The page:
Boxed In By LearningTechnology

Boxed in By Technology?

Have you ever noticed how entrenched technology…and even some methodology…are accepted as the rule or the standard and innovation around those rules and standards get kind of…locked down? Even so, being in the “locked box” of technology, some innovation does indeed take place, but often it never exceeds the limitations of the box in which it’s locked down. The LMS comes to mind as one such technology, and learning design surfaces as one such methodology.

In 2010 I fired off a blog post “Take This LMS And Shove It!”…and here we are seven years later still thumping around inside the same box. BUT…as I said back in 2010, I will repeat today.

“Cut the LMS some slack. It’s doing exactly what it was designed to do.”

The technology, even with lingering limitations of what it can/can’t do, the LMS still has a role to play, but not necessarily positioned at the center of the learning ecosystem universe; not necessarily as the primary point of interface to the world of learning. “Shove it” into the secondary role it was…and is designed to do well…and climb out of the box to consider a more holistic learning experience. Obviously I’m referencing what is likely to be the next technology rage…Learning Experience Systems.

Great news! And it’s about time!

BUT…

Arrival of the LES on the scene is at best only a “YES AND…” in my mind. LES, in and of itself, is not a singular answer to stepping out of the box. Yes, the learning experience facilitated will be more holistic…more non-linear…and more mobile…and adaptive (to an extent)…and personalized…with content blended beyond recognition…media-rich…micro-ed…and I’d wager one might score a freaking merit badge or two as well. BUT…wait a second…are we not still inside the learning box?

My point is…the focus is still primarily on learning, and while that’s critical to business survivability, methinks the bigger endgame is driving business results. Don’t get me wrong here…the LES concept is exactly where we need to go with respect to learning, but we cannot let learning tradition morph the experience approach into another hammer with every performance gap being a nail.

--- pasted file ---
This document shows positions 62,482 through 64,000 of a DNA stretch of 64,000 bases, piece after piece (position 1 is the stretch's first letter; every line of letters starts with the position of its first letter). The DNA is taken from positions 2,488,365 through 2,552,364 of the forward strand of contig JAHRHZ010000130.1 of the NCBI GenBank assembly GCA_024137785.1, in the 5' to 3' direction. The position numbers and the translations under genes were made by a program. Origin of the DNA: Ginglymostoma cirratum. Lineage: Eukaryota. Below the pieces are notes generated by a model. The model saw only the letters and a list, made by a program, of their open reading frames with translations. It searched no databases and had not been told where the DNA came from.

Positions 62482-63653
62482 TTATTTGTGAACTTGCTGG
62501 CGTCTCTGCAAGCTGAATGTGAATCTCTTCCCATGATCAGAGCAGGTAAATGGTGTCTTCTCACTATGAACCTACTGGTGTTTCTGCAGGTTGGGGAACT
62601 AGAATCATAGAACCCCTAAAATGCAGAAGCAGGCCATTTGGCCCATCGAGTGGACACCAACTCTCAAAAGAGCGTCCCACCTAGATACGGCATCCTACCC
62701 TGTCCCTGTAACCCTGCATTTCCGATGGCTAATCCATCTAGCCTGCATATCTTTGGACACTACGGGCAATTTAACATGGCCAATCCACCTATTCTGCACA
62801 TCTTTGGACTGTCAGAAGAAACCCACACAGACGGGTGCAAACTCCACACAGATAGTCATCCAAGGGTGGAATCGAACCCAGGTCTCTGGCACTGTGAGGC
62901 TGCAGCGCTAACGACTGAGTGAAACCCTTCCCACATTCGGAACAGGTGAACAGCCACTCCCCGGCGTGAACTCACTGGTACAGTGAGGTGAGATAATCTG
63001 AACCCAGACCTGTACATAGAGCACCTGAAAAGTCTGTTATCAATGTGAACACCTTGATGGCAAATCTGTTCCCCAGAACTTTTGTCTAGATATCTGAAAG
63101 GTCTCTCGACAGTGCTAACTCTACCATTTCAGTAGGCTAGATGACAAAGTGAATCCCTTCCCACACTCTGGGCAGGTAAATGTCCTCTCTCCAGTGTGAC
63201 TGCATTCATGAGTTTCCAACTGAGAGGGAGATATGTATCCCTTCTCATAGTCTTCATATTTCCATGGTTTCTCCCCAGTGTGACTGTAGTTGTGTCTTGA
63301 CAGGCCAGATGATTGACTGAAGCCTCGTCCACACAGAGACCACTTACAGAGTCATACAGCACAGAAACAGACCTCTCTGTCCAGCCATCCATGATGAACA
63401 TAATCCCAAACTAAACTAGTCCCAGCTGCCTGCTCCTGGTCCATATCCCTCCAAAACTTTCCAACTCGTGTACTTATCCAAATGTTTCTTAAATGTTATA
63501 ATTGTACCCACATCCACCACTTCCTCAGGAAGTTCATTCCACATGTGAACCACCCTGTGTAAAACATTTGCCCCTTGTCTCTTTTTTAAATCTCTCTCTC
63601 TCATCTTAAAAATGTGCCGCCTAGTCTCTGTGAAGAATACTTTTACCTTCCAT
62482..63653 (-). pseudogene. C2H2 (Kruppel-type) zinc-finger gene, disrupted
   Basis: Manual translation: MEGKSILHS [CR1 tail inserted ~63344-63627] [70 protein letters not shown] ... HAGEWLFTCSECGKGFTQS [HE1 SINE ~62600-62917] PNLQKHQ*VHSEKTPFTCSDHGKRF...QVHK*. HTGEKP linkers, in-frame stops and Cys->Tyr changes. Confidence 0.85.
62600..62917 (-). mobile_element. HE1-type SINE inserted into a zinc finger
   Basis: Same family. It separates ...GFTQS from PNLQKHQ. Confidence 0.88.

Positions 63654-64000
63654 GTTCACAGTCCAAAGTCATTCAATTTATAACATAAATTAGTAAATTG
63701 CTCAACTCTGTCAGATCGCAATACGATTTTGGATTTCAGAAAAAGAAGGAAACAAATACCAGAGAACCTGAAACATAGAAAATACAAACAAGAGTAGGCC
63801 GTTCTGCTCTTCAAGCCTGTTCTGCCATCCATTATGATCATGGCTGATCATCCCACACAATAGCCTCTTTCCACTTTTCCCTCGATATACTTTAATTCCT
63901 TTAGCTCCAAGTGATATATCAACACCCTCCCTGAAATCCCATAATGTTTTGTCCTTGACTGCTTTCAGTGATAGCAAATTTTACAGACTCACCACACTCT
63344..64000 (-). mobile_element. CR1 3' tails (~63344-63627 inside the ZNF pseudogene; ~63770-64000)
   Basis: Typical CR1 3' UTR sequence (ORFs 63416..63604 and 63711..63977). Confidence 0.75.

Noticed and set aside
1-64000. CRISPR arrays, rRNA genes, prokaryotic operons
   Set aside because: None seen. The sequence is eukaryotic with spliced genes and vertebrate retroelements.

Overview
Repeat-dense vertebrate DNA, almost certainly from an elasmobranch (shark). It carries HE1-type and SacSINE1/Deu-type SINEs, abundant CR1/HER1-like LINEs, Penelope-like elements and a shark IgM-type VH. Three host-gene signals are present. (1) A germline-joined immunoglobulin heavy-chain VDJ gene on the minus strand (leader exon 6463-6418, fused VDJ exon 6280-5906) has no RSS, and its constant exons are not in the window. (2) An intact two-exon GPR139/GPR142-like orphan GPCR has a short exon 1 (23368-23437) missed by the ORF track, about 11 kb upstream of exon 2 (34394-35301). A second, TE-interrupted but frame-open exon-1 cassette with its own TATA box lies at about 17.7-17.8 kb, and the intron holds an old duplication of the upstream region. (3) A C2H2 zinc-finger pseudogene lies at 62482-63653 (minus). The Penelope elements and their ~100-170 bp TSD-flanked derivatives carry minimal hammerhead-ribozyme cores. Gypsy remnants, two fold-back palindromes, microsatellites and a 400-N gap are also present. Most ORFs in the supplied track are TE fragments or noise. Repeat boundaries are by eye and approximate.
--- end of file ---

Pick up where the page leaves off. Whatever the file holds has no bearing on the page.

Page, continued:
Maybe I’m the one boxed in by technology. Maybe boxed out…Maybe it’s my bias that makes me nuts over the alternatives we consider as innovation. LES can only be part of the answer to “something bigger”…something we are still not putting in the crosshairs…something outside the “box”Sustained Workforce Capability – AND more importantly WHERE outside the box that target manifests – Point-of-Work. C’mon, you knew I had to be going here…

We are NOT looking at a single technology answer.

We DO need “something” to bridge the gap …the chasm…between Point-of-Work and the Capability of the workforce to pull off their work…consistently…effectively…efficiently at the Moment of Need. Truly, it IS that simple to describe. but the simplicity exceeds any one technology or existing methodology to rein it in.

For argument sake, let’s say I’m right. If Point-of-Work is indeed our ground zero…and Moments of Need represent diverse obstacles unique to end-users that impede the performance results we want the workforce to sustain…and what do we need to facilitate for that to happen? Of course…7 Right Things.

Are those seven right things enabled by the LES?

Not likely. Too many are outside the box. Remember the YES AND…?

Again, this is not a one-technology-solution; hence, we cannot view the LES as “the” solution. A couple years ago I would have said the technology should be a performance support system (EPSS). I can even recall saying I’d rather have an EPSS than a LMS. Am still leaning in that direction today. Blame it on my performance bias. Seriously, there is even one EPSS vendor touting the ability to train people using their platform WHILE using the actual business system. Learn while working. Talk about convergence! And there are other vendors who specialize in other ways that better suit the uniquenesses of other ecosystems. Again, not a one-technology-solution out there.